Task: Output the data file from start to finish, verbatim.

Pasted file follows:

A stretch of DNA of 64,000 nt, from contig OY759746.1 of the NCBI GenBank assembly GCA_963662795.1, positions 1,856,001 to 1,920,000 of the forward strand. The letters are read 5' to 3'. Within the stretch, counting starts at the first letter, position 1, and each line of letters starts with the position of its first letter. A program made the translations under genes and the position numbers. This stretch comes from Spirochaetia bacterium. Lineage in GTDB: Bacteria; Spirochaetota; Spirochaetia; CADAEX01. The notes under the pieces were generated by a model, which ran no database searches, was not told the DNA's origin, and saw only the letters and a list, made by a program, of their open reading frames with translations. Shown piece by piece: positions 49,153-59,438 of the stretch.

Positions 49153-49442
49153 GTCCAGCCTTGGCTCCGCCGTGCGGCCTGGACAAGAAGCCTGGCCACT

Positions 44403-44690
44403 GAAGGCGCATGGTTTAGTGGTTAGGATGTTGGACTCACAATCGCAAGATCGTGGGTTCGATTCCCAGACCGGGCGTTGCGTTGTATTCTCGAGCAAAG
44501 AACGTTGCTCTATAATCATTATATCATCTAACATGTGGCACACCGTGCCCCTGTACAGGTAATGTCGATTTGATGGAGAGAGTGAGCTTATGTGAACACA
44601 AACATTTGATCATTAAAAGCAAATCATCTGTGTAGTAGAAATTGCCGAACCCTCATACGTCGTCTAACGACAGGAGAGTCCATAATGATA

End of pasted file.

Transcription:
A stretch of DNA of 64,000 nt, from contig OY759746.1 of the NCBI GenBank assembly GCA_963662795.1, positions 1,856,001 to 1,920,000 of the forward strand. The letters are read 5' to 3'. Within the stretch, counting starts at the first letter, position 1, and each line of letters starts with the position of its first letter. A program made the translations under genes and the position numbers. This stretch comes from Spirochaetia bacterium. Lineage in GTDB: Bacteria; Spirochaetota; Spirochaetia; CADAEX01. The notes under the pieces were generated by a model, which ran no database searches, was not told the DNA's origin, and saw only the letters and a list, made by a program, of their open reading frames with translations. Shown piece by piece: positions 49,153-59,438 of the stretch.

Positions 49153-49442
49153 GTCCAGCCTTGGCTCCGCCGTGCGGCCTGGACAAGAAGCCTGGCCACT

Positions 44403-44690
44403 GAAGGCGCATGGTTTAGTGGTTAGGATGTTGGACTCACAATCGCAAGATCGTGGGTTCGATTCCCAGACCGGGCGTTGCGTTGTATTCTCGAGCAAAG
44501 AACGTTGCTCTATAATCATTATATCATCTAACATGTGGCACACCGTGCCCCTGTACAGGTAATGTCGATTTGATGGAGAGAGTGAGCTTATGTGAACACA
44601 AACATTTGATCATTAAAAGCAAATCATCTGTGTAGTAGAAATTGCCGAACCCTCATACGTCGTCTAACGACAGGAGAGTCCATAATGATA